How To Defrost a Freezer
If your freezer has an automatic defroster (frost-free) but does not defrost, return to our troubleshooting guide and look under "Freezer does not defrost automatically". The trouble is with the defrost system, such as the defrost timer or defrost heating element.
If your freezer does not have an automatic defrost feature, you will have to defrost it manually. Some freezers have a manual defrost setting on the temperature control or a push button.
If your freezer has no defrost feature at all, and the temperature control knob doesn't have an "off" setting, you can defrost it by unplugging it and placing a defrost heater into the freezer. Essentially, you just have to wait for the ice to melt. Leaving the refrigerator closed will keep the food cold, but the freezer will warm up above freezing fairly quickly. Ideally, you should empty the freezer and store the food in a cooler packed with ice, otherwise, defrosting will take longer and the food will defrost along with the freezer.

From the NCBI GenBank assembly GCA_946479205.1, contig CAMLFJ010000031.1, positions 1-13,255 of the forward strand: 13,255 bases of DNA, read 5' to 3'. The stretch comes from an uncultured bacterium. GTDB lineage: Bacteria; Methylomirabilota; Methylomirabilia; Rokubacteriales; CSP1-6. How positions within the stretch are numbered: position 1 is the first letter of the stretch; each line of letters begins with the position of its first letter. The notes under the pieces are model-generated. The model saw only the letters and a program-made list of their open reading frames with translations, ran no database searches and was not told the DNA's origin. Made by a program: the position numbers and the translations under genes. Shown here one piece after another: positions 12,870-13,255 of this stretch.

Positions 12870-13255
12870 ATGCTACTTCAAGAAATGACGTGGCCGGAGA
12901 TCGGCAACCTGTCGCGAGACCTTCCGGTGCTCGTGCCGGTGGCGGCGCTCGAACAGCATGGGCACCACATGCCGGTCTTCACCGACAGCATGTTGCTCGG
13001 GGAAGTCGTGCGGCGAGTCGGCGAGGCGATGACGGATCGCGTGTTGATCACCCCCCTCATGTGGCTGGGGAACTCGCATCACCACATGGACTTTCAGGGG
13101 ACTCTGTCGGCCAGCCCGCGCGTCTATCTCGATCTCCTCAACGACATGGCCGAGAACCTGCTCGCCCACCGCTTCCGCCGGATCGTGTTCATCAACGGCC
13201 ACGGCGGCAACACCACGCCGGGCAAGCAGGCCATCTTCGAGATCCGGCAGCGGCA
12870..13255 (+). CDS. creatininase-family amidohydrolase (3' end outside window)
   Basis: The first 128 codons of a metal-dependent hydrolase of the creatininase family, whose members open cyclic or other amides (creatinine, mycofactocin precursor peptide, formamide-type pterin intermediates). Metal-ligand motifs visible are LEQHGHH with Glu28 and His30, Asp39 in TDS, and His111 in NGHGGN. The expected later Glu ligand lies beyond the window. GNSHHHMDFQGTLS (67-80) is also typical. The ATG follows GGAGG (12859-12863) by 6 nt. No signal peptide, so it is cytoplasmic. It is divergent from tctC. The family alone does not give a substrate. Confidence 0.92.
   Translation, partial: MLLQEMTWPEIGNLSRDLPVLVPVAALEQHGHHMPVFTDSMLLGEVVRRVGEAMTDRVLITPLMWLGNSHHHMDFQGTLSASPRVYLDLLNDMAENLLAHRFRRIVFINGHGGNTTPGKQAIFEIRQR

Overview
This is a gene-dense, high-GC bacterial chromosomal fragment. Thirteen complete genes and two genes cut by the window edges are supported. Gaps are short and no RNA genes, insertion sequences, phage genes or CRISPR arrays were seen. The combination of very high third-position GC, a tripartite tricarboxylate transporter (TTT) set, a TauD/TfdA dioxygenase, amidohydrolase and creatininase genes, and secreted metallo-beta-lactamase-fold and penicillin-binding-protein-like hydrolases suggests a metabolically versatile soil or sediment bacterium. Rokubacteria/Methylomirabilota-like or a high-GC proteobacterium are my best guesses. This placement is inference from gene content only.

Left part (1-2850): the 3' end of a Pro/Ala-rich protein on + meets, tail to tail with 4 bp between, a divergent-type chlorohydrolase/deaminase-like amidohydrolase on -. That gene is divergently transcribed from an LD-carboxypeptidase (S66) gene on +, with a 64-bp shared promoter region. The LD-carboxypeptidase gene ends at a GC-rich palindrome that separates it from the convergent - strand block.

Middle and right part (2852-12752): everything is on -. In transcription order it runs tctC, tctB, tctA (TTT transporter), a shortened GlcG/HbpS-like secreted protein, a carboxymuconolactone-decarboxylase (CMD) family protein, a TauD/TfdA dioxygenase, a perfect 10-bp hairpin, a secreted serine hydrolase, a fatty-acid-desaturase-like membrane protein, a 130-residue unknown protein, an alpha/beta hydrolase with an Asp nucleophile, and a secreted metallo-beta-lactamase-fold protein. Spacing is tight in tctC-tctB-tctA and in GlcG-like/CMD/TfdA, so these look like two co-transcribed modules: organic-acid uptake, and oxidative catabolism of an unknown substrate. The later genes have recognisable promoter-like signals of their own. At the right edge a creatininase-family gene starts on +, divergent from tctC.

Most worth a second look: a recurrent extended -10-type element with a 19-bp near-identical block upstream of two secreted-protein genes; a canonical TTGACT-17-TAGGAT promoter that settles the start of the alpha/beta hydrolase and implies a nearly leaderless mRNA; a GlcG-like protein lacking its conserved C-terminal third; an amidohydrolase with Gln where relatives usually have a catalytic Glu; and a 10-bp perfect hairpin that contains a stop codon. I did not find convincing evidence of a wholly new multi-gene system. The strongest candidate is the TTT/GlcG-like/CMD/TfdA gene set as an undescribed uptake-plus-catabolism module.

Don't chip out the ice from your freezer or you risk puncturing the coils and causing a refrigerant leak. If a puncture does occur, it can be patched with epoxy, however it rarely lasts more than a year or so. Plus, a professional will have to be called in to recharge the system with refrigerant; an expensive repair especially on a freezer that doesn't have an automatic defrost cycle.
When defrosting a freezer, the ice will melt and the water typically runs into a evaporation pan behind and under the appliance. However, it may also just run down the inside of the walls and pool at the bottom of the fridge. Keep an eye on drainage and use a large towel to sop up excess water.